Lashing out on camera - ending up on the news07/25/15
"If it bleeds, it leads" - so goes the old saying about the media headlining stuff that's truly shocking. But someone simply losing their rag in front of the cameras also excites the editors. Mediawatch looks at how Labour leader Andrew Little and...
Winter is coming? Churnalism freezes out the facts
How did scary stories of an ice age just 15 years from now spread throughout the news media last week? Mediawatch looks at the role of a couple of stray quotation marks, some dismal churnalism - and how the media reacted when the experts pointed out...
Mediawatch for 26 July 2015
How a scary story about an imminent ice age went round the world recently, even though most experts said it was nonsense. Also: how journalists have more in common with cops than they might like to think; people being angry ending up on the evening...
What do journalists and cops have in common?
Reporters often come into conflict with the police in the course of chasing a good story. But both sides are dedicated to uncovering the truth on behalf of the public they serve and they also have to be good at persuading people to co-operate. Knowing...
Changing the tune on our trains
Politicians who leave office are free to speak plainly on important national matters. Recent coverage of a looming crisis at Kiwirail show the opposite's true for journalists who move to political PR.
Reporting race-based house sales stats sparks outrage
"Who's really buying our houses?" the Herald headline asked, but reports about Labour's leaked data - which singled out only Chinese-named buyers - triggered rows about racism rather than a reasoned debate about house price inflation in Auckland....
Nicky Hager: Dirty Politics and journalism one year on
His explosive book triggered official inquiries and soul-searching in politics and journalism. But one on, Nicky Hager's the only person who's been investigated by the police as a result of what he revealed. At the Centre of Investigative Journalism...
Mining for meaning in the age of digitised data
Writing code, understanding algorithms and dealing with dumps of digital data: computer science and applied maths methods are becoming key skills in the world's newsrooms. Specialist data journalists are now becoming key figures in news reporting,...
Mediawatch for 19 July 2015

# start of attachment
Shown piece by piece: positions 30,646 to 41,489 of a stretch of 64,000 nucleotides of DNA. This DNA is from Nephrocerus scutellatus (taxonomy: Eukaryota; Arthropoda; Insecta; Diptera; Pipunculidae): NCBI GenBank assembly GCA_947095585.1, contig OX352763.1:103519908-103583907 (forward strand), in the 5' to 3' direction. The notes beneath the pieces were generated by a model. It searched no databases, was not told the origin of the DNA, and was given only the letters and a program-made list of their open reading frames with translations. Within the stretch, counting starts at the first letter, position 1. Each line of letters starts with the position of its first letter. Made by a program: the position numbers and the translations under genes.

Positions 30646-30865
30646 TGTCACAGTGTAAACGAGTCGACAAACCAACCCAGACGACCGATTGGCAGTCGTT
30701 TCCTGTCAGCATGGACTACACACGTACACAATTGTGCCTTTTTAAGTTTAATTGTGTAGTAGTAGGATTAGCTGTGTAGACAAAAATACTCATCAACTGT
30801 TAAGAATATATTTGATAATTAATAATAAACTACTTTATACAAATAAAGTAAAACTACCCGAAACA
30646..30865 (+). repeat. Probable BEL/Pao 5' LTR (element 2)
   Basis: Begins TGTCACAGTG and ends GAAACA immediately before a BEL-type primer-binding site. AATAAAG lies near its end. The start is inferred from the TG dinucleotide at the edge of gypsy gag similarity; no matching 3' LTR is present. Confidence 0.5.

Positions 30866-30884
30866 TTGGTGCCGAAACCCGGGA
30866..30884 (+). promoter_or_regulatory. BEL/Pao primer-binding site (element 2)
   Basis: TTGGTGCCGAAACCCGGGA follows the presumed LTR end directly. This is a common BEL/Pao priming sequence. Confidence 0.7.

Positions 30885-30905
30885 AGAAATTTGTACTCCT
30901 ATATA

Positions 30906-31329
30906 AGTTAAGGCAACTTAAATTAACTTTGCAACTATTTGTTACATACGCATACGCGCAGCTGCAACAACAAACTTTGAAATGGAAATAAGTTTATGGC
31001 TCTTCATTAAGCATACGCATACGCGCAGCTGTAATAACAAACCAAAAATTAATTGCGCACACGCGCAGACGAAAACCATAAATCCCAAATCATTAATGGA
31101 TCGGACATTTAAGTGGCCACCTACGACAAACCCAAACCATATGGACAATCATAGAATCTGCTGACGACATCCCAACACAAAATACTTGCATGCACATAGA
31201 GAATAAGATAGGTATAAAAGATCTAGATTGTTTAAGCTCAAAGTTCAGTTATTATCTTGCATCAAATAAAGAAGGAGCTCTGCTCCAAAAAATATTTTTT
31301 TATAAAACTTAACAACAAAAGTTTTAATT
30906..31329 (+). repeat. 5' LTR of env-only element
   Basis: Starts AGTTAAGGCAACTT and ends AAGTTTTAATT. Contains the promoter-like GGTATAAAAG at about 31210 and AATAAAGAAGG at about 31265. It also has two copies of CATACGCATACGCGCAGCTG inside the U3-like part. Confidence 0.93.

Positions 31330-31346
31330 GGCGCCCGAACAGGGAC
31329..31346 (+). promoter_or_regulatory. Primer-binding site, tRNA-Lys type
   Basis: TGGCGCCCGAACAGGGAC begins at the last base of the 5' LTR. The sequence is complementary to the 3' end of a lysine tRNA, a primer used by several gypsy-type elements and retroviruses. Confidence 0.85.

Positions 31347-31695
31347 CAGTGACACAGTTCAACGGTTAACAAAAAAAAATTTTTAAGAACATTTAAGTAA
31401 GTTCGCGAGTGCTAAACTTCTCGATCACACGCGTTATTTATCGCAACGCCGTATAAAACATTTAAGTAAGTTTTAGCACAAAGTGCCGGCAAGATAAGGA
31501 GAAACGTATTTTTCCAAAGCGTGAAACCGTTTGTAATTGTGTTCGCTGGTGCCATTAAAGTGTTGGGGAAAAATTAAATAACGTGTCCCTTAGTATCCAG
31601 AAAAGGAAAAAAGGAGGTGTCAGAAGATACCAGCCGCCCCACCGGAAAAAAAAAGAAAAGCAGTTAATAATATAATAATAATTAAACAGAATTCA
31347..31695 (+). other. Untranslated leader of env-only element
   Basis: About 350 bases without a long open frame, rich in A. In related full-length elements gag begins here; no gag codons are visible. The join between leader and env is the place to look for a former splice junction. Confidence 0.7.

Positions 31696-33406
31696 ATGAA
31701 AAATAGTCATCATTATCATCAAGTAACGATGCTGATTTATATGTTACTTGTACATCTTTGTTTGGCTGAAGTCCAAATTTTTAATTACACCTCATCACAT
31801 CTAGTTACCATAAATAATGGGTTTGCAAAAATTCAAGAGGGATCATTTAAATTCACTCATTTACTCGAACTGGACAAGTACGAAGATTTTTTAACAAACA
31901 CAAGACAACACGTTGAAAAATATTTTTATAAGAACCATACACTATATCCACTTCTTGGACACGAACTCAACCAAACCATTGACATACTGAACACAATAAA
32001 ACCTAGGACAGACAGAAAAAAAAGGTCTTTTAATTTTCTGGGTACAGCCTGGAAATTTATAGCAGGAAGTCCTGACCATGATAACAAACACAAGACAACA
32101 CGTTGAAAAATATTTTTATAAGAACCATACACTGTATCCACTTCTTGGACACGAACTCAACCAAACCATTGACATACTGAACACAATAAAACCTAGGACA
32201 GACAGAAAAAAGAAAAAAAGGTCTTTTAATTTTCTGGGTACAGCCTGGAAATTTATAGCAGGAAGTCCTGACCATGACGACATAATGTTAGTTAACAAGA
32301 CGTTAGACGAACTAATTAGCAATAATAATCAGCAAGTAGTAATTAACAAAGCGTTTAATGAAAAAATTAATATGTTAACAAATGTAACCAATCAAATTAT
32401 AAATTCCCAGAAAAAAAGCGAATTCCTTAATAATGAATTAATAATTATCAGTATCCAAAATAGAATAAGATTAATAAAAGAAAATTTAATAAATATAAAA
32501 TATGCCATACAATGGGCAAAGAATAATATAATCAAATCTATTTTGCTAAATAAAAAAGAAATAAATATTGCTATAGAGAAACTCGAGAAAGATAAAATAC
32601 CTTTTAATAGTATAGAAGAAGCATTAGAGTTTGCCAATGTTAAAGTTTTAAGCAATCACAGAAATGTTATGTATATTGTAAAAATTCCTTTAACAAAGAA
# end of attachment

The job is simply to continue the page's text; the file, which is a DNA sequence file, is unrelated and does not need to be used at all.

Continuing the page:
The racial row over housing that hogged headlines all week; Nicky Hager on lessons learned one year after 'Dirty Politics'; why dealing with data is now crucial in newsrooms; a glossy magazine that tried too hard to be different.
A glossy magazine trying too hard to be different
Trying new things is a smart move for a magazine aiming to please picky readers. But is printing an edition back to front really the "new thinking" they might be looking for?
A newspaper scoop deemed unfair and unprofessional
The print media watchdog says the NZ Herald "fell sadly short" with a recent front-page story outing the woman at the centre of 'Ponytailgate'. How did this happen? Is anyone sorry?
Confronting ethical lapses in reporting
One reporter's deception sparked an outcry in the industry ten years ago - and a rapid retraction and apology. Top level inquiries were ordered into what went wrong to reassure readers and restore trust in the major print media publishers. Mediawatch...
Mediawatch for 12 July 2015
A newspaper scoop deemed unprofessional and unfair; what the response reveals about the media today; one mean tweet unleashes a wave of scorn, and; who's creating original online-only video?
Online video on the rise
A lot of what we used to think of as television journalism and prgrammes are migrating from the airwaves to the internet. Who's creating original video online here these days?
Casting stones at Pebbles for one mean tweet
The media encourages its people to spark debate online these days. But what happens when they air an unpopular opinion, and create the wrong kind of buzz?
Media freedom fears under new cyberbullying law
If they're not actually victimising people online, why should they worry? Should the new Harmful Digital Communications Act prompt a rethink of how news media exploit social media for stories? Mediawatch asks NZ's top media freedom advocate
Issues aired on Native Affairs
Controversial questions about Maori TV were raised on its flagship current affairs show this week, on the last episode before a new team takes over.
Mediawatch for 5 July 2015
Media freedom advocates say the new cyber-bullying law could cramp their style; controversial questions aired on Native Affairs; angst over bad ads on Maori TV; on-demand viewers ever more demanding; a startling stat from struggling Greece.
Angst over bad ads for Maori TV
A Maori TV proposal to reverse a ban on advertising harmful stuff puts the heat on the powers-that-be. It also reveals some surprising aspects of the broadcaster's commercial terms and conditions - and it's not the only ethnic channel currently...
On-demand sports fans ever more demanding
TVNZ's providing continuous live coverage from Wimbledon on TV, online and on demand - and all for free. But still, some sporys fans still aren't satisfied
- Wellington, New Zealand